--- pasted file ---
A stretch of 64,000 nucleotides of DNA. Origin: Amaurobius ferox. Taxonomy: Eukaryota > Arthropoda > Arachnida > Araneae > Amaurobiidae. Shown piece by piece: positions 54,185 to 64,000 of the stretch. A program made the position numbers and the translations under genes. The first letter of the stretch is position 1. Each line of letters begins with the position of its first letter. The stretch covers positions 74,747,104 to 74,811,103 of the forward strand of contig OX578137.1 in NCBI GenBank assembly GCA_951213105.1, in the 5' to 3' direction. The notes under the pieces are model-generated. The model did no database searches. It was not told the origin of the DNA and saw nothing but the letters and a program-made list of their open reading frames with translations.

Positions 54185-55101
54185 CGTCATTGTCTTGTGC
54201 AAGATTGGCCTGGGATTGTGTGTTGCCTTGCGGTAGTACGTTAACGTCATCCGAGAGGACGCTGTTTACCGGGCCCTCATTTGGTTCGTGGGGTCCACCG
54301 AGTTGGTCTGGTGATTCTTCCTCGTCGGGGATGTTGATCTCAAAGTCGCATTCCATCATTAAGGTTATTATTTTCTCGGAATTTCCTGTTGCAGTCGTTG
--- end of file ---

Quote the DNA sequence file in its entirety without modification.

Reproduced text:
A stretch of 64,000 nucleotides of DNA. Origin: Amaurobius ferox. Taxonomy: Eukaryota > Arthropoda > Arachnida > Araneae > Amaurobiidae. Shown piece by piece: positions 54,185 to 64,000 of the stretch. A program made the position numbers and the translations under genes. The first letter of the stretch is position 1. Each line of letters begins with the position of its first letter. The stretch covers positions 74,747,104 to 74,811,103 of the forward strand of contig OX578137.1 in NCBI GenBank assembly GCA_951213105.1, in the 5' to 3' direction. The notes under the pieces are model-generated. The model did no database searches. It was not told the origin of the DNA and saw nothing but the letters and a program-made list of their open reading frames with translations.

Positions 54185-55101
54185 CGTCATTGTCTTGTGC
54201 AAGATTGGCCTGGGATTGTGTGTTGCCTTGCGGTAGTACGTTAACGTCATCCGAGAGGACGCTGTTTACCGGGCCCTCATTTGGTTCGTGGGGTCCACCG
54301 AGTTGGTCTGGTGATTCTTCCTCGTCGGGGATGTTGATCTCAAAGTCGCATTCCATCATTAAGGTTATTATTTTCTCGGAATTTCCTGTTGCAGTCGTTG